The Need for Rural Internet Connectivity
Picture your life without the internet. You can’t connect with your friends and family on Facebook or binge your favourite Netflix show. Need to pay a bill? You’d have to go to a bank. Does your child need to research a school project? You’ll have to drive them to the library. File your taxes? Head down to the post office and send it in the mail.
The internet entertains us, informs us, keeps us connected, and makes day-to-day tasks easier. Access to the internet is more vital than ever before, but it’s a luxury that’s not available to millions of Canadians.
In this blog, we’ll look at the digital divide in Canada, the importance of bridging this divide, and the solutions that exist to get all Canadians connected to the internet. Finally, we’ll provide important stats that give a full picture of the need for internet connectivity, particularly in rural and remote communities.
What is the digital divide?
The digital divide is “the gap between individuals, households, businesses and geographic areas at different socio-economic levels with regard to both their opportunities to access information and communication technologies.”
When we talk about the digital divide, we usually refer to the gap in access between urban and rural areas. However, it’s important to note that a digital divide also exists within urban areas. Though broadband infrastructure exists in urban communities, those living in low-income, racialized, and marginalized communities cannot afford the high prices that large telcos charge.
To make matters worse, the digital divide is much starker when comparing rural and remote communities with urban and suburban communities in Canada. Rural and remote communities often have access to much lower speeds or no access at all due to the complete absence of broadband infrastructure in their communities.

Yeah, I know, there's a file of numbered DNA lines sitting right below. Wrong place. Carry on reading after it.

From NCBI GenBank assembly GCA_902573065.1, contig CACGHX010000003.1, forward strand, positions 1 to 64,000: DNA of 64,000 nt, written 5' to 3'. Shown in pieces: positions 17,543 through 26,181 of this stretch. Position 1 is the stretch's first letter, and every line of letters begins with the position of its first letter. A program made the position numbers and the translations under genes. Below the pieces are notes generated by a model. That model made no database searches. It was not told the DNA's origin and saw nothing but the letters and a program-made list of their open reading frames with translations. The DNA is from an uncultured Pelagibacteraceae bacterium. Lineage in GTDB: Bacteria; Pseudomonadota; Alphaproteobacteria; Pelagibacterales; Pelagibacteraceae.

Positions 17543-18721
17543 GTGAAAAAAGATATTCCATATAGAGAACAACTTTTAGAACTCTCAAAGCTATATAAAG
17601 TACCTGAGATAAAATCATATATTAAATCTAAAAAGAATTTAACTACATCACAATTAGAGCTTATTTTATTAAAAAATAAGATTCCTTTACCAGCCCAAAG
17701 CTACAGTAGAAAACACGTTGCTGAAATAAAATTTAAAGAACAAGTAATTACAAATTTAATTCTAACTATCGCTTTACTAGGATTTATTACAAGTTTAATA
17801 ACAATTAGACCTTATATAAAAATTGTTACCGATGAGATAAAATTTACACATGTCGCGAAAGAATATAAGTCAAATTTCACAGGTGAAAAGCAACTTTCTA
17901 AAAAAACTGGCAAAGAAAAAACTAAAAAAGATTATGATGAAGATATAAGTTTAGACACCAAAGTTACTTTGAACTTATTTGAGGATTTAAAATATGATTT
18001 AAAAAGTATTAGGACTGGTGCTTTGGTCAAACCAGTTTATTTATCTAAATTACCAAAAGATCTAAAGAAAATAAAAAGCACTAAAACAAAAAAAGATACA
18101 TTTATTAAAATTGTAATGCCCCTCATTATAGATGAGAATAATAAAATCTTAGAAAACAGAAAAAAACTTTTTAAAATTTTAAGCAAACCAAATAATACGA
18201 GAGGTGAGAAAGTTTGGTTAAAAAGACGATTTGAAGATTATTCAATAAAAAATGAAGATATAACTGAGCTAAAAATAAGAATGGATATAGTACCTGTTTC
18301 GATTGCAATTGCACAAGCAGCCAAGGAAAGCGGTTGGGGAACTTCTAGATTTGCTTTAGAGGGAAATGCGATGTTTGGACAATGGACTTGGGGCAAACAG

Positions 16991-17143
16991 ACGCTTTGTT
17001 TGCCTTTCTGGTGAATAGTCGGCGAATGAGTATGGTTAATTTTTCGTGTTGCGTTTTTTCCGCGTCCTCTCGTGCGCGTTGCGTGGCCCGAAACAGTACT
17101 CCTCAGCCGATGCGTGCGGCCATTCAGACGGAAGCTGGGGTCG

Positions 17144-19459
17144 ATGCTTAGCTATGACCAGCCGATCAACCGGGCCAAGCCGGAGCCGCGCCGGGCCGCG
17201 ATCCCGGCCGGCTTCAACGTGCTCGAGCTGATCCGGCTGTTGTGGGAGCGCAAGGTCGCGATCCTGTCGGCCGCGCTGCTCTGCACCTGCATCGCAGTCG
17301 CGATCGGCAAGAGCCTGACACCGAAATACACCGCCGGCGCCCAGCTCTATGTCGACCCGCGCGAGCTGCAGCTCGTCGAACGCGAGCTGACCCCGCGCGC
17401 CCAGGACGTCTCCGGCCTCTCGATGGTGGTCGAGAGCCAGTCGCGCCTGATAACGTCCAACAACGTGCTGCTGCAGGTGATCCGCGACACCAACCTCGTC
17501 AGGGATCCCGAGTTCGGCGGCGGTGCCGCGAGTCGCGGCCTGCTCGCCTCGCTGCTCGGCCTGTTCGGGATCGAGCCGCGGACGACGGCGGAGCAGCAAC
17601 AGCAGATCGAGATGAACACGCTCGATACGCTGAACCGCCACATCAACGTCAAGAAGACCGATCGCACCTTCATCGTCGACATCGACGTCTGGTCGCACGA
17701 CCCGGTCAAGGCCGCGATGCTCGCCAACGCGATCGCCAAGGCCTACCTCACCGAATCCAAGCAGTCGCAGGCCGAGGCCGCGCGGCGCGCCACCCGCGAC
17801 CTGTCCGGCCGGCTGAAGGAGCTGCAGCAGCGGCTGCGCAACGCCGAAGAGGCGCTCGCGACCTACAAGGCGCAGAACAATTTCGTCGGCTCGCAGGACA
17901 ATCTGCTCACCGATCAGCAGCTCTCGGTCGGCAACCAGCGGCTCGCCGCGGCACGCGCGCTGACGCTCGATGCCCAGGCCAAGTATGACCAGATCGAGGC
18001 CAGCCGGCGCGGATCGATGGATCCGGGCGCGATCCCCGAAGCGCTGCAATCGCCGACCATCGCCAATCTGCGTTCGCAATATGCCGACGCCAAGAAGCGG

Why is it important to bridge the digital divide?
Individuals and communities that can’t access or afford high-speed internet miss out on essential services and benefits that many Canadians now take for granted. The COVID-19 pandemic has only accelerated the pace of digitization, and rural, remote, and low-income communities are falling further behind.
For decades rural populations have dwindled as residents fled to urban areas in search of education, economic opportunity, and a fast-paced lifestyle. As more companies implement work from anywhere models, and real-estate prices in urban areas continue to rise, this trend could reverse.
According to Statistics Canada, more than 64,000 people left Toronto for other parts of Ontario from mid-2020 to mid-2021, up 14% from the previous 12-month period. But only communities that have access to high-speed internet will benefit from an urban exodus – leaving communities without the broadband infrastructure to continue languishing.
What is the solution?
Rural and remote municipalities have tried for decades to work with large telcos to get broadband infrastructure built in their communities but haven’t had much success. For years, large telcos could not see a business case for rural broadband, and any recent interest in providing internet services in rural Canada has proven to be completely self-serving. With large telcos having a monopoly over the market, there is no incentive to offer more competitive pricing to help get low-income communities connected.
New models are emerging that eliminate the need to rely on large telcos, and internet service technology is continuing to evolve and will soon be able to connect even the most remote communities. Our Community Broadband Networks solution puts communities in charge of their own future, and open access models fuel competition in the market.
See the Full Picture
We’ve created an infographic to highlight the need for internet access for all Canadians. Find out the top internet usage trends, get stats on just how wide the digital divide is, and learn more about the innovative technologies that can help bridge the divide once and for all.